The trial court's final conclusions are summarized by the judge as follows:

'(1) Plaintiffs are entitled to an audit of the joint venture by an independent certified public accountant at defendants' expense to be made within ninety days from the date of entry of this order, subject to amendment and to the further order of this court, if necessary.

'(2) The Howard group, including Wilson, is entitled to an overhead fee of 5% Of $1,725,000.00 or $86,250.00.

'(3) The sum of $24,310.97 will be deducted from Wilson's share of the 5% Overhead fee due the Howard group.

'(4) The sum of $19,122.10 will be deducted from Brockway's share of the 5% Overhead fee due the Howard group.

'(5) Neither the Palmer group nor Wilson are required to contribute to the construction cost overrun. All claims of the defendants and Howard Electric Company for contribution to the construction cost overrun are denied.

'(6) Plaintiffs are not entitled to reimbursement of $29,709.41 paid to Isenhagen and Bowman for their supervisory services.

'(7) Plaintiffs are not entitled to reimbursement of any part of the $62,500.00 fee paid to Flaugh Construction Company.

'(8) Plaintiffs are not entitled to reimbursement of $9,061.51 paid to Howard Electric Company for materials.

'(9) Plaintiffs are not entitled to recover damages of $134,000.00 based on deletions in specifications made by the Howard group.

'(10) Plaintiffs are not entitled to damages for the failure of the Howard group to save the joint venture the general contractor's usual 10% Fee of the contract.

'(11) Defendants are required to repair the roof, sidewalks and portal beams at their expense within sixty days of the date of filing this memorandum opinion.

'(12) Defendants are not required to reimburse the operating fund of the joint venture the sum of $40,351.55 paid in interest on the interim construction loan.

'(13) Defendants are required to pay $3,443.69 to the joint venture based on Lindstedt's calculations.

All claim for damages or other relief not expressly allowed herein is denied.


The author's comment reads:

The question of interpretation of language and conduct-- the question of what is the meaning that should be given by a court to the words of a contract, is a question of fact, not a question of law . . .


The following testimony of J. A. Palmer furnishes some evidence that the parties intended that the Palmers would not be required to respond for any overrun:

'We made it perfectly clear to them (the Howards) from the very beginning, from the time it was first mentioned that there might be an overrun, but we didn't feel we had any legal responsibility for any overrun period under any circumstances. We did indicate to them that we felt that if there was in fact a legitimate overrun not as a result of any failure on their part that we might feel a moral responsibility to participate in some overrun and if they could establish to our satisfaction through accounting that there was in fact an overrun and it was not the result of their negligence or their fault, then we would consider participating, otherwise absolutely not.'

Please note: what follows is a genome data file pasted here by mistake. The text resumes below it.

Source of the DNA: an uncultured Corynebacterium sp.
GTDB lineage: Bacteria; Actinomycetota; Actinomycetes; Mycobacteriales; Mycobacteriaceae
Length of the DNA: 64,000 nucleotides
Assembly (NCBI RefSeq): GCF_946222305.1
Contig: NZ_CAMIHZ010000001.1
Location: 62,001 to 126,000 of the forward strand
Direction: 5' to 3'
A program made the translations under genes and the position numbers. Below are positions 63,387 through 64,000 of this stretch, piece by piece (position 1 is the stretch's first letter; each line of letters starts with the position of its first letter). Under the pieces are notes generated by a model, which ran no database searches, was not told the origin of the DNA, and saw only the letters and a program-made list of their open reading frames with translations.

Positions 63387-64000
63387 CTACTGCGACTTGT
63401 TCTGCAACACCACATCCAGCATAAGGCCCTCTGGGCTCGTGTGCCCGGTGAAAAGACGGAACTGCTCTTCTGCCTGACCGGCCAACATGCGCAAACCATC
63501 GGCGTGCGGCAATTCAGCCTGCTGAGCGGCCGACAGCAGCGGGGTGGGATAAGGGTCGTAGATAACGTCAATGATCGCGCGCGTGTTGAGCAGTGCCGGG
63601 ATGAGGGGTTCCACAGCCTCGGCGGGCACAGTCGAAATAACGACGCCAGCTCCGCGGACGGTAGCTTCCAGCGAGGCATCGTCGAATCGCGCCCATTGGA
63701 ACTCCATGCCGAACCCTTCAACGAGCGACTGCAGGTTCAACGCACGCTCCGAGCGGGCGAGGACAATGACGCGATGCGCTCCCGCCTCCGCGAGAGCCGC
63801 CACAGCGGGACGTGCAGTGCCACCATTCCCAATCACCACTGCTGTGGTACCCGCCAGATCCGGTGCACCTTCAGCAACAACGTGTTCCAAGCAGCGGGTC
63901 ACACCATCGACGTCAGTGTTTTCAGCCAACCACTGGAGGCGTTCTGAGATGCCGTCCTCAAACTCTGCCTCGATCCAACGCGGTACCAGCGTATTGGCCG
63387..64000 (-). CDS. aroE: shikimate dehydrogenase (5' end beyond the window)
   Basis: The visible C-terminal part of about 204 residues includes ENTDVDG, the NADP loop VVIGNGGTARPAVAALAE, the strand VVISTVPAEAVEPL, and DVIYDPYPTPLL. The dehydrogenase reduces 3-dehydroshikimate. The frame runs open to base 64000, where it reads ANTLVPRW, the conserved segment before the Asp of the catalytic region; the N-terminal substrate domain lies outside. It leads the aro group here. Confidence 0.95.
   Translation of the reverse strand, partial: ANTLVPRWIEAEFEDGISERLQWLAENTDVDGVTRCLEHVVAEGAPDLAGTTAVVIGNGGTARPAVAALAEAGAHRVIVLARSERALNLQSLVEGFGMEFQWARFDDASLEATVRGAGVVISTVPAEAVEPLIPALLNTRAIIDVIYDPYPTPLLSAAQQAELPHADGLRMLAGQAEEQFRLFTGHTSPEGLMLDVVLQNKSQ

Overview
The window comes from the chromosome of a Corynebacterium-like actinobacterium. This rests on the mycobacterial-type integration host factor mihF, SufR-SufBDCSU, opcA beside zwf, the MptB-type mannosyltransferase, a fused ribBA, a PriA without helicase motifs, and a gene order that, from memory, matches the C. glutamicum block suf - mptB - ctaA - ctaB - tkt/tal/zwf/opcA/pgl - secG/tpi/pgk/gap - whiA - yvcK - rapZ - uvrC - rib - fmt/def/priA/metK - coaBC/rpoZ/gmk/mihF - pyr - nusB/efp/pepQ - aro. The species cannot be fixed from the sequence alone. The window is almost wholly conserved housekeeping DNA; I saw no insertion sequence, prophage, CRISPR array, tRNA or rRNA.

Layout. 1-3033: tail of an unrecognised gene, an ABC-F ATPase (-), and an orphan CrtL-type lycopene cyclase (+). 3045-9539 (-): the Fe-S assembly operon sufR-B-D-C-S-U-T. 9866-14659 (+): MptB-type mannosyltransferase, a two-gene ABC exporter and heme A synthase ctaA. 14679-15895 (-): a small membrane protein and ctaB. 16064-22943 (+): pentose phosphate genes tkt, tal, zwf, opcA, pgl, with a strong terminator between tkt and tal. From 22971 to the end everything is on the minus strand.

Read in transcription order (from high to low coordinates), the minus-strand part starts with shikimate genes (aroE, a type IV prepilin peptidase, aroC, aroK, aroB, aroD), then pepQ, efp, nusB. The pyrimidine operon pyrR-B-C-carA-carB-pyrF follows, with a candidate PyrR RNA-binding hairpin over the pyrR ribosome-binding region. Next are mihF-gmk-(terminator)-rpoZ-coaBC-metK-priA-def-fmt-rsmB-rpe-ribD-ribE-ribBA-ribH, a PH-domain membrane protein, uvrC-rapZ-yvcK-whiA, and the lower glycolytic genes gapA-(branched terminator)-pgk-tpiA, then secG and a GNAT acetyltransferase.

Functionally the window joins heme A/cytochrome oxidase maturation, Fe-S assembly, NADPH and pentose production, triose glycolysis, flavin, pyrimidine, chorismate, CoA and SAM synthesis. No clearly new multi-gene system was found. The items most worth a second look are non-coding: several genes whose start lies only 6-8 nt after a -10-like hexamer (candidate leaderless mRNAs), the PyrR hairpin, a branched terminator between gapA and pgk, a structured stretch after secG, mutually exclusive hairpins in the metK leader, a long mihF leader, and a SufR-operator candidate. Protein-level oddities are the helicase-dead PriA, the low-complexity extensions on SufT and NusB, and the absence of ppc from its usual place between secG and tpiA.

On this it was said:

The Howard group, including Wilson, did act as general contractor on the project and as such earned the 5% Overhead fee provided for in Paragraph Numbered 5(b) of the joint venture agreement. However, they are not entitled to 5% Of the excess of construction cost over $1,725,000.00, the amount of the long-term loan.

The court recognized that Wilson had been paid $24,310.97 and said that this was chargeable to his fee and that he could keep it.


See generally 17 Am.Jur.2d 294


The actual agreement reads: 'The parties hereto agree that in event any additional capital contribution shall be required of the parties by reason of insufficient funds to meet costs of construction or future operating costs, or other expenses, the following procedures shall apply.'


The terms of the contract do not provide for a certified audit to be furnished solely by the Howards


Brockway actually received $19,122.10. This is more than the amount to which he was entitled. However, since the parties have not objected to these excess receipts by Brockway either at trial or on appeal, we do not consider this matter further; it is sufficient to say that Brockway is not entitled to additional remuneration from the five percent overhead fee


In arriving at the above determination, we have also given consideration to the question of whether the portions of the five percent fee already paid to Wilson and Brockway from the long-term development funds should be credited against the total development cost of the project (not including the five percent fee), thereby reducing the amount of cost overrun for which the Howard group is responsible. We have determined, however, that in light of the peculiar facts and equities of the instant case, this question of overruns and credits is wholly independent of and does not affect the issue here to be decided, that is, the portion of the five percent fee still due to the howard group and the responsibility of all the joint venture participants to pay this remaining obligation